Current State of Affairs of US Businesses and their Relation to Climate Change

2021-05-27 04:58:24
7 pages
1788 words
Sewanee University of the South
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Business environment and its relation to climate change in the USA comprises of some activities that relate to global warming, as well as political and social decisions on regulations that impact on global warming. The current of affairs is that businesses are the major contributor to climate change, which is usually via greenhouse gas emissions, which subsequently cause global warming. In fact, industry is the primary cause of air pollution because the operation of factories and businesses leads to the emission of pollutants to the atmosphere, including water vapor, methane, ozone, nitrous dioxide, carbon dioxide, and chlorofluorocarbons. Carbon dioxide is mainly released from businesses that burn fossil fuels, including coal, oil, and natural gas, as well as burning wood products, trees, and solid waste. Methane emanates from decaying organic wastes, and in particular, in solid waste landfills. Nitrous oxides are mainly emitted during industrial and agricultural activities, as well as the combustion of solid waste and fossil fuels (U.S. DOC, Office of Security, 2012). On the other hand, fluorinated gasses, such as hydrofluorocarbons, chlorofluorocarbons, sulfur hexafluoride, perfluorocarbons, are synthetic and powerful greenhouse gasses that are in most instances emitted from industrial processes, as well as buildings with HVAC systems (U.S. DOC, Office of Security, 2012).

The sources of the greenhouse gasses are multiple, and federal agencies classify them as scope 1, scope 2, and scope 3. For scope 1, these include direct emissions from a variety of onsite sources, such as natural gas combustion in boilers, refrigerant equipment leaks, and combustion of fuel in fleet among other sources (U.S. DOC, Office of Security, 2012). Scope 2 greenhouse sources comprise indirect emissions that are associated with the consumption of purchased electricity (U.S. DOC, Office of Security, 2012). As the U.S. Department of Commerce, Office of Security (2012) reports, scope three sources entail indirect emissions sources left out in Scope 2, including federal employee commuting and business travel. The sources are shown in the figure below:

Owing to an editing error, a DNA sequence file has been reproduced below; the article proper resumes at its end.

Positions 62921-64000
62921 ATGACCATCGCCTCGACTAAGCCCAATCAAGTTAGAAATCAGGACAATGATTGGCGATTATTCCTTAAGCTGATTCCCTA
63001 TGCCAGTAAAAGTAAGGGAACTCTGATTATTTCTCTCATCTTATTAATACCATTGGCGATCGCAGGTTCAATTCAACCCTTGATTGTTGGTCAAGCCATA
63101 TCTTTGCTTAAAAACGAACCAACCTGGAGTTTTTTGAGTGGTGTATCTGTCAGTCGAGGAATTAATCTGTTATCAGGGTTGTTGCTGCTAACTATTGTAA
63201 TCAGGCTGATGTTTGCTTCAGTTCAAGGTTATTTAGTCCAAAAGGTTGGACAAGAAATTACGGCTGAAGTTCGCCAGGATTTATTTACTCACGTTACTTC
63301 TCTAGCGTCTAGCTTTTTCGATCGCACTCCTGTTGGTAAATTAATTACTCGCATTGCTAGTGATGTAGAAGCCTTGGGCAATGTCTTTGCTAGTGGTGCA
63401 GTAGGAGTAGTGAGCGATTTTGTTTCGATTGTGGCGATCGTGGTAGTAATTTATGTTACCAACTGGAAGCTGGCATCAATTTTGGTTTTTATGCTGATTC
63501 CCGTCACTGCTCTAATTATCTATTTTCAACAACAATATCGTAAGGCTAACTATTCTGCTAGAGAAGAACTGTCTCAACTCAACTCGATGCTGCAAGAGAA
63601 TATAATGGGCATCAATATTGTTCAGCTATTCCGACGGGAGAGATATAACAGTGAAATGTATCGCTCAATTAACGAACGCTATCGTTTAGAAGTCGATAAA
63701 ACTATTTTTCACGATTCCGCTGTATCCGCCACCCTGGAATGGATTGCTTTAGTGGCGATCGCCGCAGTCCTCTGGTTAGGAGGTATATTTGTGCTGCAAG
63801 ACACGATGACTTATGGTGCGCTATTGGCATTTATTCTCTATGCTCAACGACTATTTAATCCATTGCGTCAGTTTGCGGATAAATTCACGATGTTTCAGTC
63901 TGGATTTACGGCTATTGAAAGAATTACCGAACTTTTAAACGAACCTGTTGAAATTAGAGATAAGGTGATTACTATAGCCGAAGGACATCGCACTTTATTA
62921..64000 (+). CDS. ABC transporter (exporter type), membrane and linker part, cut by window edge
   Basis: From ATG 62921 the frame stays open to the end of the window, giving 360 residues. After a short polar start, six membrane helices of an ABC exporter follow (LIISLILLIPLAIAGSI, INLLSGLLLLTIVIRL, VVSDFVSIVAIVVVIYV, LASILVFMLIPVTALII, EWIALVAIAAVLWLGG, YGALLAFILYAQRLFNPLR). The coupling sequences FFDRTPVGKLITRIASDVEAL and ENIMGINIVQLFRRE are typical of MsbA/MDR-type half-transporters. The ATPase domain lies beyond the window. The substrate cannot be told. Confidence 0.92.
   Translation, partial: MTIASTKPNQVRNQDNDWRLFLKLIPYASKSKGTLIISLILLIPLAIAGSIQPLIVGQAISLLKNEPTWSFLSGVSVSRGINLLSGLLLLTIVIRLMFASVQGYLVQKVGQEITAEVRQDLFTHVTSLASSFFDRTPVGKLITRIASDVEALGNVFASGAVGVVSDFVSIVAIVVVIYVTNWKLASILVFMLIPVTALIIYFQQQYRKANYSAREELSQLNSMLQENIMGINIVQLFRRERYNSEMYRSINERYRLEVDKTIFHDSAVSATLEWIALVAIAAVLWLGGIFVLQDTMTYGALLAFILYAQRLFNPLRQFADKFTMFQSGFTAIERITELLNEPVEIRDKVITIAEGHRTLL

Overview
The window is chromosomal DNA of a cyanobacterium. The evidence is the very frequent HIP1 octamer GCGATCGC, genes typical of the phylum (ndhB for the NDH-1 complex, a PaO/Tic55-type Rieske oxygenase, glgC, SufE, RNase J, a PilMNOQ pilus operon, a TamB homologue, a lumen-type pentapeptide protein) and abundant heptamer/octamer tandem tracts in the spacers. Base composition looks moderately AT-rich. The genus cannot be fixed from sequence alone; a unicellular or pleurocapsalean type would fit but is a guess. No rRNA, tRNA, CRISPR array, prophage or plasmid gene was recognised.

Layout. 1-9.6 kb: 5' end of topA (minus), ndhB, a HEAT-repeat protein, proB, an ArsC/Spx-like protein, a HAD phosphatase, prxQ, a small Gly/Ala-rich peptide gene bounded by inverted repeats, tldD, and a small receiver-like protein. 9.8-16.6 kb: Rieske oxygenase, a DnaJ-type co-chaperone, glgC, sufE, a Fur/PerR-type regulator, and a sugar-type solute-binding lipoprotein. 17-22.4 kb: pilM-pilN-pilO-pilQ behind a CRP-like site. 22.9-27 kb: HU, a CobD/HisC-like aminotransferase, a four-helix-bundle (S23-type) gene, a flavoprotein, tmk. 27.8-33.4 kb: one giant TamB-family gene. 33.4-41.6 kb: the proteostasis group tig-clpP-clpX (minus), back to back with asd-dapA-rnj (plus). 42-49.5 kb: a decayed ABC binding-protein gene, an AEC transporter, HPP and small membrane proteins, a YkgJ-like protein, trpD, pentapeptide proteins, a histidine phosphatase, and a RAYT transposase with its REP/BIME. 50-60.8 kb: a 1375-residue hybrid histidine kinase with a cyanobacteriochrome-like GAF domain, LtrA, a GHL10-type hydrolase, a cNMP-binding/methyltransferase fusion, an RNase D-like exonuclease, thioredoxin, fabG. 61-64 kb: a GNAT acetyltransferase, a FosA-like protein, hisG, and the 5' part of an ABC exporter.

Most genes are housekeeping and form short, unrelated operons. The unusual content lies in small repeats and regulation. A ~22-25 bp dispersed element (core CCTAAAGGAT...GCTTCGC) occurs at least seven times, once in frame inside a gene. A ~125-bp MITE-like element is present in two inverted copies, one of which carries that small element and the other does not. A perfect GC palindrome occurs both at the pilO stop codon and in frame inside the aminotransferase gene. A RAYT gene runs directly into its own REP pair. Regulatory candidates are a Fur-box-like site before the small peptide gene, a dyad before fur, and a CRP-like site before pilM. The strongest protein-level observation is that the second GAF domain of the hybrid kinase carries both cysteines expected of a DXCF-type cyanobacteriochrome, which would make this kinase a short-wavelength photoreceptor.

Figure 1: Common sources of greenhouse gasses. Source: U.S. DOC, Office of Security (2012)

In essence, from a scientific perspective climate change is mainly caused by these heat-trapping emissions in the atmosphere, and they usually come from the extraction and burning of massive amounts of oil, coal, as well as the annihilation of tropical forests. One way of measuring the contribution of a business to greenhouse gas emissions that subsequently cause climate change is the carbon footprint. The carbon footprint usually measures carbon dioxide emissions expressed in metric tons of carbon dioxide per year (mt CO2). The USA has one of the largest carbon footprints. For instance, between 1940 and 2004, the U.S. was responsible for 28% of the global carbon dioxide emissions.